- Wine rip-off part I: when traveling on the Eurodam it was a pleasant surprise to see that in fine Portuguese tradition Port wine is appropriately served on true Port glasses everywhere on board. On the Zuiderdam I ordered three different Port wines at Crow's Nest and each time they were served in cordial glasses (translation: a half serving). So I decided to try something different and ordered a "double port" and... bingo! it came on a true Port glass. This basically certified the rip off: all along I was paying for one full Port serving but only getting half of it by way of the cordial glass. To make matters worse, one day I decided to have my daily Port wine at the Casino bar and, to my complete surprise, a single shot of Port came... on a Port glass!
- Wine rip-off part II: there are two wine packages offered with your meals (in addition to a la carte wine): the Navigator's package for $249 (7 bottles) and the Admiral's for $299 (7 bottles). We chose the Admiral's, which means roughly $43/bottle. The wines were enjoyable but nothing to write home about. On the last day, after failing to consume all seven bottles, we received one to take home and leave a zero balance on the package. It was a bottle of Mark West California Pinot Noir 2010. Just Google this wine and you'll find it for $8.49, locally available at Costco. Nobody goes on a cruise expecting wine to be sold at cost, but a 400% mark up on a cheap wine can only be described as a TOTAL RIP OFF;
- Liquor rip off: just order any rum-based drink (e.g. Pina Colada) and the standard rum used is "Ron Carlos" (distilled in Florida?). And I thought Bacardi was cheap enough;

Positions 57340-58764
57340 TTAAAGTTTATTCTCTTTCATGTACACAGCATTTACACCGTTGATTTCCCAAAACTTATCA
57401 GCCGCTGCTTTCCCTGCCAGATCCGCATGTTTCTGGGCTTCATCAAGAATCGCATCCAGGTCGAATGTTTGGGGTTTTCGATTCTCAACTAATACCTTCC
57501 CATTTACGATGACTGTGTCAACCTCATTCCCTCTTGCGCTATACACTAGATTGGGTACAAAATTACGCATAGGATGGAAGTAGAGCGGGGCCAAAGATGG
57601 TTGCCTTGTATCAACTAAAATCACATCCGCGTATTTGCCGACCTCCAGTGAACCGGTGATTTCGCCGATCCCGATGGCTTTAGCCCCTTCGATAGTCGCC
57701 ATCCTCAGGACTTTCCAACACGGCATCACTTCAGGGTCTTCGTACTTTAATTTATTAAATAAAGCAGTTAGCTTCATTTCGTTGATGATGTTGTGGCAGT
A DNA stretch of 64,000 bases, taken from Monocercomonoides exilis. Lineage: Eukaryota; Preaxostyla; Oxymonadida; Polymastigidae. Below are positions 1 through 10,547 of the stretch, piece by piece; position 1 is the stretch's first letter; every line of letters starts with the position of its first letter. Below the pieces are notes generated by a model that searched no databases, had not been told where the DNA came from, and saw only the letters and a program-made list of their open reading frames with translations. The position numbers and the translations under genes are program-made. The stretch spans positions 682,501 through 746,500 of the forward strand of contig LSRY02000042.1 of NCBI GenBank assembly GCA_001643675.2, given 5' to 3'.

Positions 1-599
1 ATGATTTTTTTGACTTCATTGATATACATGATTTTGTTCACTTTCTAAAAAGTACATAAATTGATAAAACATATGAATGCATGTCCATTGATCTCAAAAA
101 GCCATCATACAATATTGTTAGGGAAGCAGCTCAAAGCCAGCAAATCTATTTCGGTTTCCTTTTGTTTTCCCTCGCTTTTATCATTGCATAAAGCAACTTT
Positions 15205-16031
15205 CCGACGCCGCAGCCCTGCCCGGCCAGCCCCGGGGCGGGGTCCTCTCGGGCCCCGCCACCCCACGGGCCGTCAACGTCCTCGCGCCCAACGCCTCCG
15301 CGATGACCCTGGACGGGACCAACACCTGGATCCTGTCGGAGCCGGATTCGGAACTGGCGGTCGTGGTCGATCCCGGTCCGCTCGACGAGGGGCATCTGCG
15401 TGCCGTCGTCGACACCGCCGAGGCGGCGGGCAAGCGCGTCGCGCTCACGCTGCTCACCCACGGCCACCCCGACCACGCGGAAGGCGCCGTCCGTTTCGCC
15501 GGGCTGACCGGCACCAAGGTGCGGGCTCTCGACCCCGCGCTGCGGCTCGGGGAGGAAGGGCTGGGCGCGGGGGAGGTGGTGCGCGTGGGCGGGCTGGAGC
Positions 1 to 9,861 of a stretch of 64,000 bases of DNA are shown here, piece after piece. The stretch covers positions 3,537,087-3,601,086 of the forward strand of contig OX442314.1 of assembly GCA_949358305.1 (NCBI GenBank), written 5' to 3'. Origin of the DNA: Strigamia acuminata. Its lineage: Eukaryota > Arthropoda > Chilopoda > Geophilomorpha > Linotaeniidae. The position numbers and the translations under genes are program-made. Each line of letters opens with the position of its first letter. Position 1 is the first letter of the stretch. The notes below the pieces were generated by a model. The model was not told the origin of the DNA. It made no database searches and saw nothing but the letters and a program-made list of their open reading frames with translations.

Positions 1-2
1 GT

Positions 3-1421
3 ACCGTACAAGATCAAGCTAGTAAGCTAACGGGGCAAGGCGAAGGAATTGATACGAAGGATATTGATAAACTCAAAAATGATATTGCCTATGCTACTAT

- Soda rip off: there is a great promotion going on during the first cruise day: buy a soda card worth $50 but pay only $25. What they fail to disclose is that the card is only valid for machine-dispensed soda. This means that half of it will be ice, and the other half will be diluted in ship's water. If you want a real soda (canned -- widely available on board, for good reason I suspect) then the soda card is not good for it;
- Pool area: too many tables, very few recliners. Arriving early will not solve this one: they were all occupied by human beings, not towels;
- Room service: long wait on the phone, long wait for the food, wrong items. Don't bother.
- Cloth towels at public restrooms: judging by their more than 50 shades of grey (pun intended) these were long overdue for replacement;
- Various other merchandising efforts, forceful and annoying, including spa packages, ship merchandise, shore excursions, specialty drinks, etc. The ship seems to be clearly managed as a profit center, with people savagely trying to improve both the top AND bottom lines;
- On Thursday we were invited to nothing less than three events featuring the ship's Captain: Mariner Society brunch, Concierge Level Indonesian Lunch, American Express Platinum/Centurion cocktail. The Captain had a nice smile on but stayed less than ten minutes at each event. One can argue that he was busy, but it's possible that he didn't really care for contact with passengers;
- "J.T. your cruise director", as he announces himself every now and then on the P.A. system. Annoying and greasy, playing to the crowds, but not doing anything to substantially improve the overall results of the cruise.